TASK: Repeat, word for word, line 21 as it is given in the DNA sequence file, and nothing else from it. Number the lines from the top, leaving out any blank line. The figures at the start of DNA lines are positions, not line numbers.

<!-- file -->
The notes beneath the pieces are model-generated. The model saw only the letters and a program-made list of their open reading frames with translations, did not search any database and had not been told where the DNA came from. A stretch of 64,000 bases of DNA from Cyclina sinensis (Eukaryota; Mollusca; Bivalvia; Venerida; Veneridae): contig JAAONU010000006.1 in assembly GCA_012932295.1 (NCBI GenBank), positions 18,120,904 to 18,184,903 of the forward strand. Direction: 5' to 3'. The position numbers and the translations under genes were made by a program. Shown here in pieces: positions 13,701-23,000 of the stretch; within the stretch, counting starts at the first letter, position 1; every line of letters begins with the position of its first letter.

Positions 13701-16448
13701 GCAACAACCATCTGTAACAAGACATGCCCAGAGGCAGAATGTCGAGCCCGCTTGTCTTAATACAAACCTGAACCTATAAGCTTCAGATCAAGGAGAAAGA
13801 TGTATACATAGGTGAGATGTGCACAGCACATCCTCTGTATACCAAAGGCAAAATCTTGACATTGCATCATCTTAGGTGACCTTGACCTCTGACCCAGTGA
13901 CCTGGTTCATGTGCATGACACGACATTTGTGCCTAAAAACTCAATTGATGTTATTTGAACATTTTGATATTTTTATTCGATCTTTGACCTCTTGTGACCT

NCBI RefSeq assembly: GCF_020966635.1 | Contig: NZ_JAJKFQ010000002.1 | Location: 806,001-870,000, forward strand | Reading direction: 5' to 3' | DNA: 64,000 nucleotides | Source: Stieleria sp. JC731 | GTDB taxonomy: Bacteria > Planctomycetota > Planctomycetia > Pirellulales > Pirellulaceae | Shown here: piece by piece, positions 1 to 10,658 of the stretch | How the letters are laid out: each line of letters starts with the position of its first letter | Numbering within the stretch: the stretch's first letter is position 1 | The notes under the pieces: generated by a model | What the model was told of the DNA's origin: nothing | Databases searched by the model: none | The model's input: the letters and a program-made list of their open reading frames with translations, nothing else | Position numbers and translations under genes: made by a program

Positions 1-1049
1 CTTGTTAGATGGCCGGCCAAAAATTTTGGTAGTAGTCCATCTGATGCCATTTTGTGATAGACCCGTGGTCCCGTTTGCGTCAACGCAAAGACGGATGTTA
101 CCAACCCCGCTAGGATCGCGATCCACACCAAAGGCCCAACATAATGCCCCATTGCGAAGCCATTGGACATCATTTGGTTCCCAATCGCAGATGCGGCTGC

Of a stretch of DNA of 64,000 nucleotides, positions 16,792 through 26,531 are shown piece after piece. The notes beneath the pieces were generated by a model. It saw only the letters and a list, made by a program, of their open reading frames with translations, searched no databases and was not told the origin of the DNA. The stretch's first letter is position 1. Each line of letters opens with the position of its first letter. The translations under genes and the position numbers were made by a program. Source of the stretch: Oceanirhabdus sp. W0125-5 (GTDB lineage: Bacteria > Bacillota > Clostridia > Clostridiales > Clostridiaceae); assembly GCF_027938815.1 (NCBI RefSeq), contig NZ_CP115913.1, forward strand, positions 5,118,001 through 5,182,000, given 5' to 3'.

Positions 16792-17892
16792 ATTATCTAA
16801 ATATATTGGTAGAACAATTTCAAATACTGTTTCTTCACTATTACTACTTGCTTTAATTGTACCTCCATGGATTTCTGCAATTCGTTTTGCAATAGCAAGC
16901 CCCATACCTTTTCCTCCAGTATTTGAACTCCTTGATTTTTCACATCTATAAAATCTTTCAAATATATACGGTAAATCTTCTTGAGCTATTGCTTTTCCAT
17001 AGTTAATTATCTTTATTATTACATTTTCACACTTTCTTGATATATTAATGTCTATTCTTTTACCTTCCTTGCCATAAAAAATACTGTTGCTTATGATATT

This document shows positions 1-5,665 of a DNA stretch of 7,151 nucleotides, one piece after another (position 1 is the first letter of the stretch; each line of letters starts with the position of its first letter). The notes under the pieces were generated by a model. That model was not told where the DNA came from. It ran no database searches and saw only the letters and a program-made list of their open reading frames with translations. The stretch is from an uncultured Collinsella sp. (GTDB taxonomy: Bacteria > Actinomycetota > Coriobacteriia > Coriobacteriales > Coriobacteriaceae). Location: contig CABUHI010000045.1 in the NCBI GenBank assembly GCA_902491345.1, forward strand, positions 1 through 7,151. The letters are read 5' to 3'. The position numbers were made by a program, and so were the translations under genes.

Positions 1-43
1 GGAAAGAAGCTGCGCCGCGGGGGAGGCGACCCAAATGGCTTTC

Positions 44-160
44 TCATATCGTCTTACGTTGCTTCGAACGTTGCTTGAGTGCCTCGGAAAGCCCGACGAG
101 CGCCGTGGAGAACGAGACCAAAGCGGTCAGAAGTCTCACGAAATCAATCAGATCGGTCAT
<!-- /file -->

101 CGCCGTGGAGAACGAGACCAAAGCGGTCAGAAGTCTCACGAAATCAATCAGATCGGTCAT